Madame Bovary Dec 21, 2009
This novel both starts and ends with the story of Charles, the title character's husband. Emma, his wife, thinks that Charles is incredibly boring, which to her mostly means that he's lacking in ambition and masculinity. He is also not very smart, though he does have a lot of other enviable traits.
Charles is honest, hardworking, conscientious, uncomplaining and relatively good at his chosen profession (he's a country doctor). In Flaubert's time, just as in our day, for a physician to be good he had to consciously practice as little of his craft as he could get away with. We're told that Charles doesn't prescribe much to his patients besides laxatives and sleep aids, always fearing that he'd hurt them with anything more substantial. Flaubert was a son of the chief surgeon of the biggest hospital in Normandy, and he obviously knew the realities of the medical profession well. The only proactive medical decision described in the book - the unnecessary maiming of a stable boy named Hyppolite - is conceived and urged not by Charles, but by the pharmacist Homais, who is the novel's biggest villain.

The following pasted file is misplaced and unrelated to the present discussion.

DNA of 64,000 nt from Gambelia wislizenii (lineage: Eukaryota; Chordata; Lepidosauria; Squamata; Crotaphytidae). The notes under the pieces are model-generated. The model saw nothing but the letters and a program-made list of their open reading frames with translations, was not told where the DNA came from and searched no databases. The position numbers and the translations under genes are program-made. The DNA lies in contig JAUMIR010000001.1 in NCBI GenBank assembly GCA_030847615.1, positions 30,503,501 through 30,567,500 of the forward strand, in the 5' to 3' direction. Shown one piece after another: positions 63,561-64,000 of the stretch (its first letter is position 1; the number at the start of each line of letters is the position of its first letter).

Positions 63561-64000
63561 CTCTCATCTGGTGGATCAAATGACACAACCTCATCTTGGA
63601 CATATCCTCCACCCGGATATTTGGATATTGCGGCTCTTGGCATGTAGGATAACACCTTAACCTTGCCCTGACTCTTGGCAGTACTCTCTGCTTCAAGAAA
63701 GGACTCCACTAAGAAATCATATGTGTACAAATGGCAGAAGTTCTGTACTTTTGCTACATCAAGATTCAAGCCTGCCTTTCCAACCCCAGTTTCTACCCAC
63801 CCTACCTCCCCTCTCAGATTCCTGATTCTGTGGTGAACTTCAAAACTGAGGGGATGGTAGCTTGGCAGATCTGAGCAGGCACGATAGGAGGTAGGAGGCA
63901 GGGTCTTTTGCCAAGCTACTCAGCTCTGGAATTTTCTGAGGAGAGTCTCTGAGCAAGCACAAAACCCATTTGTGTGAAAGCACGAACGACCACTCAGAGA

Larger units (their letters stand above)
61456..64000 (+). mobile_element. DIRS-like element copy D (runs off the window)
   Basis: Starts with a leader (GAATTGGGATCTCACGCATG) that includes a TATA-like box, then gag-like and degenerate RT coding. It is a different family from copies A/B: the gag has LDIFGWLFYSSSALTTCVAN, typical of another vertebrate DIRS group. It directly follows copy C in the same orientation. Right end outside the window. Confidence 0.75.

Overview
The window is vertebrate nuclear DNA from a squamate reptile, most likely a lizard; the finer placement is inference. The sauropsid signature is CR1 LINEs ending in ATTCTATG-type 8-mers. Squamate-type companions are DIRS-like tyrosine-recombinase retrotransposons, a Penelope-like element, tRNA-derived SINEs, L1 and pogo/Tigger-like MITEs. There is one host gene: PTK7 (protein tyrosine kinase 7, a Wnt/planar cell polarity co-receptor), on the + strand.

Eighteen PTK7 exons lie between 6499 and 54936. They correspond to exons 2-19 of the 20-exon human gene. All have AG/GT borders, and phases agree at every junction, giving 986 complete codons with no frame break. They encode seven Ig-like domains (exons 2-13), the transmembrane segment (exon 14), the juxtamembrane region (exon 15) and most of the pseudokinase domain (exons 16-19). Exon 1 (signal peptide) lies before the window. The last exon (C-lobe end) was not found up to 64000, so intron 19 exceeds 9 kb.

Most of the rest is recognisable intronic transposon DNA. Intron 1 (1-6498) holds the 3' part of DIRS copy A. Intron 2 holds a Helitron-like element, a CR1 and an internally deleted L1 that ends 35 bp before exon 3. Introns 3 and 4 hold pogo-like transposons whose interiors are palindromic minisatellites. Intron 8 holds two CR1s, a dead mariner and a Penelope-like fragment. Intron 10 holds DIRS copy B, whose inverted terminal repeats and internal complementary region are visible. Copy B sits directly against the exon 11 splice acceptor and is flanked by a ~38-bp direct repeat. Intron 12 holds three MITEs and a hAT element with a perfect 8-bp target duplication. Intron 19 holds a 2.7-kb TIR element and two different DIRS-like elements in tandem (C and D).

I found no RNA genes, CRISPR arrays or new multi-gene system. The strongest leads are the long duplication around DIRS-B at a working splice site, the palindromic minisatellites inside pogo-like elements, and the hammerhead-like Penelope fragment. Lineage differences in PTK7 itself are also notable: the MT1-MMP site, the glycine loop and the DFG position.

If Charles is so great, why does Emma hate him so much? The answer is suggested by the nature of the men with whom she chooses to cuckold him. Emma's first lover Rodolphe is the most macho character in the novel, with the possible exception of the international opera star Lagardy whom she can only admire from afar and of a mysterious vicomte she once meets at a ball, and whom she can't have either. Rodolphe had had a lot of affairs and is never shy or insecure about anything. Unlike Charles, who truly loves her, Rodolphe can easily go in and out of the baroque, flowery language in which seducers usually talk in the cheap romance novels Emma had been devouring since childhood.
Her second lover, Leon, is somewhere between Rodolphe and her husband on the all-important manliness scale. When he tries to seduce her, she repulses his initial advances and he shyly apologises. A description of that is followed by a revealing sentence: "Emma was seized with a vague fear at this shyness, more dangerous to her than the boldness of Rodolphe when he advanced to her open-armed". Eventually Leon gets the hint.